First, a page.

Capgemini: Pharma Must Act Against Patient Noncompliance - Pharmaceutical Technology

Latest Issue

Latest Issue
PharmTech Europe

Capgemini: Pharma Must Act Against Patient Noncompliance

ePT--the Electronic Newsletter of Pharmaceutical Technology

The pharmaceutical industry has been called to action by a new report that highlights the health and cost repercussions of patient noncompliance. According to Capgemini’s report, Patient Adherence: The Next Frontier in Patient Care, patient adherence to medications for chronic conditions, such as HIV and Arthritis, averages at only 50%.

“[A]lmost all chronic conditions face high rates of nonadherence and those with no visible symptoms, such as depression, have the lowest adherence rates. The problem even extends to oral formulation chemotherapy drugs, where one would not expect to encounter patient adherence issues due to the seriousness of the condition. As much as 40% of cancer patients are nonadherent in this case,” says the report.

The report estimates that patient nonadherence to prescribed medicine courses is responsible for 194,500 deaths per year in the European Union (EU) and 131,400 deaths per year in the United States. Nonadherence results in annual costs of close to EUR 125 billion in the EU and $300 billion in the US, according to the report.

The report makes several recommendations to improve patient adherence. However, the report also explains that it is a difficult issue to tackle, even with patient-adherence programs.

“Patient adherence is difficult to address because each situation is specific, based on patient behaviors, or the condition he or she is being treated for,” says the report. “The healthcare system does not have aligned incentives for all stakeholders to monitor and improve treatment adherence. Poor understanding of patient needs and behaviors, insufficient prioritization or siloed approaches can hold back programs helping patients undergo complete, on-time, and at-prescribed-dosage courses of medication.”

One of the recommendations is for the healthcare industry to take advantage of new digital health media tools, such as digitalized patient records and information sharing through the Internet, which will enable healthcare stakeholders to manage information effectively, identify points where adherence ceases, and help create programs to address them.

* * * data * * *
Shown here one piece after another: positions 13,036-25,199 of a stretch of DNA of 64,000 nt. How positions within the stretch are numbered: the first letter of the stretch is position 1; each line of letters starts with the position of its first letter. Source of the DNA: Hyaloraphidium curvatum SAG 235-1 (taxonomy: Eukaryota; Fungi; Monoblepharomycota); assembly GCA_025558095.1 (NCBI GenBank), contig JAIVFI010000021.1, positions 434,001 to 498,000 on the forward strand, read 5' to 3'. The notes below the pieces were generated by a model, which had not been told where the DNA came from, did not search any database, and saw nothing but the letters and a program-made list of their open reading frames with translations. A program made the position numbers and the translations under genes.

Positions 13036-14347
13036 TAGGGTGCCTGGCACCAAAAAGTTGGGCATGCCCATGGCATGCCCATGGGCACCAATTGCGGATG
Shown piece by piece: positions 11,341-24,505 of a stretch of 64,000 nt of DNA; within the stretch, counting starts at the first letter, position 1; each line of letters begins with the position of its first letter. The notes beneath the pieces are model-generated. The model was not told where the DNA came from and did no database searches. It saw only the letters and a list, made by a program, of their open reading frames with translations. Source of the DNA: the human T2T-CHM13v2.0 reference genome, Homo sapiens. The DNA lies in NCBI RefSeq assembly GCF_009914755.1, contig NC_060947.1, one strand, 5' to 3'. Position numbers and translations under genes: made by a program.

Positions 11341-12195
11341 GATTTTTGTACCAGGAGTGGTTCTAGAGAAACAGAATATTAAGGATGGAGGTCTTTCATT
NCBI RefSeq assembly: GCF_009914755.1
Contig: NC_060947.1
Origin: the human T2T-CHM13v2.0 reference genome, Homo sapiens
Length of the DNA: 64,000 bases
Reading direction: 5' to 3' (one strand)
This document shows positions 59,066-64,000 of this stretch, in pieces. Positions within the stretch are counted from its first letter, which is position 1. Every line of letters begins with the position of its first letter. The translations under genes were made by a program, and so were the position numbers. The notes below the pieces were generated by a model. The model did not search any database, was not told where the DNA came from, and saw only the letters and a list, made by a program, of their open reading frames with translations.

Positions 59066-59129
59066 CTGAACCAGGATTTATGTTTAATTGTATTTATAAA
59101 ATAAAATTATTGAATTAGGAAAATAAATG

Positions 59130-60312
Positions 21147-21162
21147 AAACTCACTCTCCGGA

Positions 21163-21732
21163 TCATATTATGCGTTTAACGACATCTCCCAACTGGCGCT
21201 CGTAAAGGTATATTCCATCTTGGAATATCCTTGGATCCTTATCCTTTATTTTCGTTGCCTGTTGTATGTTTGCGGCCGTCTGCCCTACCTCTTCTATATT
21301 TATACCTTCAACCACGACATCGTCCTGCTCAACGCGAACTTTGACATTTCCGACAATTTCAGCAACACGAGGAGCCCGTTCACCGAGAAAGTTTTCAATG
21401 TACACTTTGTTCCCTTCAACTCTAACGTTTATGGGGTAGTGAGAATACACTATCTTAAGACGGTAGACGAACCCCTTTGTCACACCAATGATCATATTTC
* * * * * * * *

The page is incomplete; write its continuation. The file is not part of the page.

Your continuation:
The pharmaceutical industry has also been urged to take action. The report suggests considering patient adherence early in development as a strategic issue that is part of the product-value proposition.

“The pharmaceutical industry needs to address patient adherence in a more strategic and integrated part of its activities, which will be good for the patients and for the industry overall,” Jean-Marc Neimetz, global leader of the life-sciences practice at Capgemini Consulting, said in a statement.

Thomas Forissier, a principal of the life-sciences practice, Capgemini Consulting, added, “Pharmaceutical companies need to design and deploy programs targeted to the very specific patient situations and leverage both traditional and digital approaches to do so.”


blog comments powered by Disqus
LCGC E-mail Newsletters

Subscribe: Click to learn more about the newsletter
| Weekly
| Monthly
| Weekly

FDASIA was signed into law two years ago. Where has the most progress been made in implementation?
Reducing drug shortages
Breakthrough designations
Protecting the supply chain
Expedited reviews of drug submissions
More stakeholder involvement
Reducing drug shortages
Breakthrough designations
Protecting the supply chain
Expedited reviews of drug submissions
More stakeholder involvement
View Results
Eric Langerr Outsourcing Outlook Eric LangerTargeting Different Off-Shore Destinations
Cynthia Challener, PhD Ingredients Insider Cynthia ChallenerAsymmetric Synthesis Continues to Advance
Jill Wechsler Regulatory Watch Jill Wechsler Data Integrity Key to GMP Compliance
Sean Milmo European Regulatory WatchSean MilmoExtending the Scope of Pharmacovigilance Comes at a Price
From Generics to Supergenerics
CMOs and the Track-and-Trace Race: Are You Engaged Yet?
Ebola Outbreak Raises Ethical Issues
Better Comms Means a Fitter Future for Pharma, Part 2: Realizing the Benefits of Unified Communications
Better Comms Means a Fitter Future for Pharma, Part 1: Challenges and Changes
Source: ePT--the Electronic Newsletter of Pharmaceutical Technology,
Click here